The output of slicers 578 and 580 are provided to AND circuit 582, which performs a logical AND function on the two inputs. The output of AND circuit 582 is provided to OR circuit 584 along with the output of slicer 576. Or circuit 584 performs a logical OR operation on the two inputs to produce a possible detection output corresponding to equation 48.
The output of slicers 562 and 564 are provided to AND circuit 566, which performs a logical AND function on the two inputs. The output of AND circuit 566 is provided to OR circuit 568 along with the output of slicer 560. Or circuit 568 performs a logical OR operation on the two inputs to produce a possible detection output corresponding to equation 49.
Thus, odd-time period circuits 552 and 550 assume that âk−4 is equal to 0 and 1, respectively, and calculate a possible detected value based on that assumption. This assumption is necessary in detector 498 because ak−3 is being calculated before ak−4 has been determined. Once âk−4 has been determined by even-time period circuit 512, the value of âk−4 is used to select the âk−3 value that was calculated using the correct assumption for âk−4. This selection is performed by multiplexer 592, which passes the âk−3 value from odd-time period circuit 552 when âk−4 is 0 and passes the âk−3 value from odd-time period circuit 550 when ak−4 is 1.
Thus, it can be seen that the present invention implements a signal space detector for MTR-coded channels. Since no constraint is enforced on the channel response, the detectors can be used over a wide user density range. Also, signal space detector is implemented in accordance with the present invention with an MTR=2 constraint as well as time-variant MTR codes. With the MTR=2 code, the detector provides a significant gain over the 3D-110 detector at lower user densities. The performance is further improved with a time variant MTR code of higher rate, especially at higher densities.
The present invention provides a detector 400 in a disc drive 110 that includes a first detector portion 462, 452, 458 configured to determine the location of a sample vector, yk−3, yk−2, yk−1, in a first signal space y′″k−3, y″k−2, y′k−1. The detector 400 also includes a second detector portion 454, 456, 460, 464 configured to determine the location of a second sample vector yk−3, yk−2, yk−1, yk, in a second signal space y′″k−3, y″k−2, y′k−1, yk. The determination is made using a logic statement, equation 60, to combine a plurality of location indicators A, B, C, D and P. Each location indicator provides a location, 0 or 1, of the second sample vector relative to a respective boundary surface, A, B, C, D, or P. The logic statement and the location identifiers are independent of the values of other location identifiers.
The present invention is also implemented as a method. The method includes determining at least two location identifiers A, B, C, and D that indicate the location of a sample vector a location of a sample vector yk−3, yk−2, yk−1, relative to a respective boundary A, B, C, and D, in a first signal space y′″k−3, y″k−2, y′k−1. A first data value âk−3 is then determined based on the location identifiers. At least two additional location identifiers A, B, C, D, and P are determined where each additional location identifier indicates the location of a second sample vector yk−3, yk−2, yk−1, yk, relative to respective boundary surfaces A, B, C, D, and P, in a second signal space y′″k−3, y″k−2, y′k−1, yk. A second data value âk−3 is then determined by combining the additional location identifiers using a decision equation, Equation 60. The format of decision equation 60 is independent of the values of the additional location identifiers.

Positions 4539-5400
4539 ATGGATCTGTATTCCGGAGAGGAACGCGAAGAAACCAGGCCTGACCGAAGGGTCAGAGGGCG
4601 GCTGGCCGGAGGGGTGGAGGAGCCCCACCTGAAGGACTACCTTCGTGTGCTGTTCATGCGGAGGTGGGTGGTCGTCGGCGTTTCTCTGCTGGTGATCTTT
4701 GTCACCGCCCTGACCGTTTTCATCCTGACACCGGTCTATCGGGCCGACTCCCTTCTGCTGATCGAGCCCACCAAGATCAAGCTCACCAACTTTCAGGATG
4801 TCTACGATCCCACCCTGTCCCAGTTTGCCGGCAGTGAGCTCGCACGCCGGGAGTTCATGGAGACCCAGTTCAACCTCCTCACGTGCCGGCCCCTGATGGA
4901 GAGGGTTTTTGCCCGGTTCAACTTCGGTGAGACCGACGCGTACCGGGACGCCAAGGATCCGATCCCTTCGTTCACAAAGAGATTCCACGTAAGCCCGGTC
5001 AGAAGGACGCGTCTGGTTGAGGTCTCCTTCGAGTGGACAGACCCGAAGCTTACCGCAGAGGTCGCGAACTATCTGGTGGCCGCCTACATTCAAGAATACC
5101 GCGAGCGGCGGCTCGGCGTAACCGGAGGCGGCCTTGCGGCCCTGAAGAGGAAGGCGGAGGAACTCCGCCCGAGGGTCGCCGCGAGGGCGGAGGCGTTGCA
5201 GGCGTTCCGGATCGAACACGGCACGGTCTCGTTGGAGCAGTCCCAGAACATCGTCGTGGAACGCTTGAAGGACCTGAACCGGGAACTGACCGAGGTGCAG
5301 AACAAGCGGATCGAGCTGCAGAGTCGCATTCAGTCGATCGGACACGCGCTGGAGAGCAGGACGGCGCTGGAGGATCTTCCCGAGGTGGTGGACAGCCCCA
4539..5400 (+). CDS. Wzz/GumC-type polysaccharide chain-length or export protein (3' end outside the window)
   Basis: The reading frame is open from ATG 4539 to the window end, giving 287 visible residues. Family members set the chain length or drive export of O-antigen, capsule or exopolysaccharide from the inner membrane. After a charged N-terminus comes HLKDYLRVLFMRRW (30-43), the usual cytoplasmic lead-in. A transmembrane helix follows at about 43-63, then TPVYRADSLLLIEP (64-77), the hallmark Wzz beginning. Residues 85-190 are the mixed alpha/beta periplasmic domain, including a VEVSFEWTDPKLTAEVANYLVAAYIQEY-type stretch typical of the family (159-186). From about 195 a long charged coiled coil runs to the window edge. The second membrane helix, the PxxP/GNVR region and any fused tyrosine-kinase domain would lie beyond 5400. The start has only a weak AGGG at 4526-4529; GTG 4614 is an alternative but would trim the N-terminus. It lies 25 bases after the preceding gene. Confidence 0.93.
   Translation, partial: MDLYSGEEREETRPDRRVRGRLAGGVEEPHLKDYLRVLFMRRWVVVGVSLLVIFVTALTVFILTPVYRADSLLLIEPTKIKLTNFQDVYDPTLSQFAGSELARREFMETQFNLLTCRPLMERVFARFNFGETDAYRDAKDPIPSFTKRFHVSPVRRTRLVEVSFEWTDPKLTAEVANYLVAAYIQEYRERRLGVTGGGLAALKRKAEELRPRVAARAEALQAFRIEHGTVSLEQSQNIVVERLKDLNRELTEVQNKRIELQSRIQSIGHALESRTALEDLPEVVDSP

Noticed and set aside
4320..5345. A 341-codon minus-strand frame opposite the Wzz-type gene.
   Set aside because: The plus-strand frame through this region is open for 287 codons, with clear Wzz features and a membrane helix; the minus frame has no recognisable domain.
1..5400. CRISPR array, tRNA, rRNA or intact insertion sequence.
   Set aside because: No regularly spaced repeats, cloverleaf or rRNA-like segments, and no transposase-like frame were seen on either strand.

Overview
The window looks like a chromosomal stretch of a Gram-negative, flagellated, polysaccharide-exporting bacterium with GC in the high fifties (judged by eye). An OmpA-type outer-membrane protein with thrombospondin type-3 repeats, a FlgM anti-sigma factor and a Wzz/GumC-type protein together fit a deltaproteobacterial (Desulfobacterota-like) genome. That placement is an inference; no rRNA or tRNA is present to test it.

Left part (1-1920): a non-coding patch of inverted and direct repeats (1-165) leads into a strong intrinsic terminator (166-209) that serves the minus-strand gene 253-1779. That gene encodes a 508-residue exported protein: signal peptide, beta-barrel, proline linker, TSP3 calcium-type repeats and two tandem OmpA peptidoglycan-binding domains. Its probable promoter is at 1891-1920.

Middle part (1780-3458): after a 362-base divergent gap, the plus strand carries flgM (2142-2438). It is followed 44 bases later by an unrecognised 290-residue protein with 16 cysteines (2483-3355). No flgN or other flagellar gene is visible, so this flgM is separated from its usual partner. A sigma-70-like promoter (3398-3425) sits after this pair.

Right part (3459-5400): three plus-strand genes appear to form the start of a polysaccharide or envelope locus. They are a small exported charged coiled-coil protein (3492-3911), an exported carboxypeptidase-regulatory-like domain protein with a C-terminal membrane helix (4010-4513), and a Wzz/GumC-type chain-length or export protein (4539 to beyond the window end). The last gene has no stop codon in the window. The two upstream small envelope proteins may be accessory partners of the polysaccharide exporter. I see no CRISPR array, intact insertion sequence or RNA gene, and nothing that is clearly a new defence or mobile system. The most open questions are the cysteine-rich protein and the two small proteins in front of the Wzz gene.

The present invention can also be implemented as a signal space detector configured to perform the above-mentioned steps.
It is to be understood that even though numerous characteristics and advantages of various embodiments of the present invention have been set forth in the foregoing description, together with details of the structure and function of various embodiments of the invention, this disclosure is illustrative only, and changes may be made in detail, especially in matters of structure and arrangement of parts within the principles of the present invention to the full extent indicated by the broad general meaning of the terms in which the appended claims are expressed. For example, the particular elements may vary depending on the particular partial response target and MTR code while maintaining substantially the same functionality without departing from the scope and spirit of the present invention.
It is to be understood that even though numerous characteristics and advantages of various embodiments of the present invention have been set forth in the foregoing description, together with details of the structure and function of various embodiments of the invention, this disclosure is illustrative only, and changes may be made in detail, especially in matters of structure and arrangement of parts within the principles of the present invention to the full extent indicated by the broad general meaning of the terms in which the appended claims are expressed. For example, the particular elements may vary depending on the particular application for the detection system while maintaining substantially the same functionality without departing from the scope and spirit of the present invention. In addition, although the preferred embodiment described herein is directed to a signal space detector for a disc drive system, it will be appreciated by those skilled in the art that the teachings of the present invention can be applied to other systems, like tape drive, optical drive, or magneto-optical drive systems, without departing from the scope and spirit of the present invention.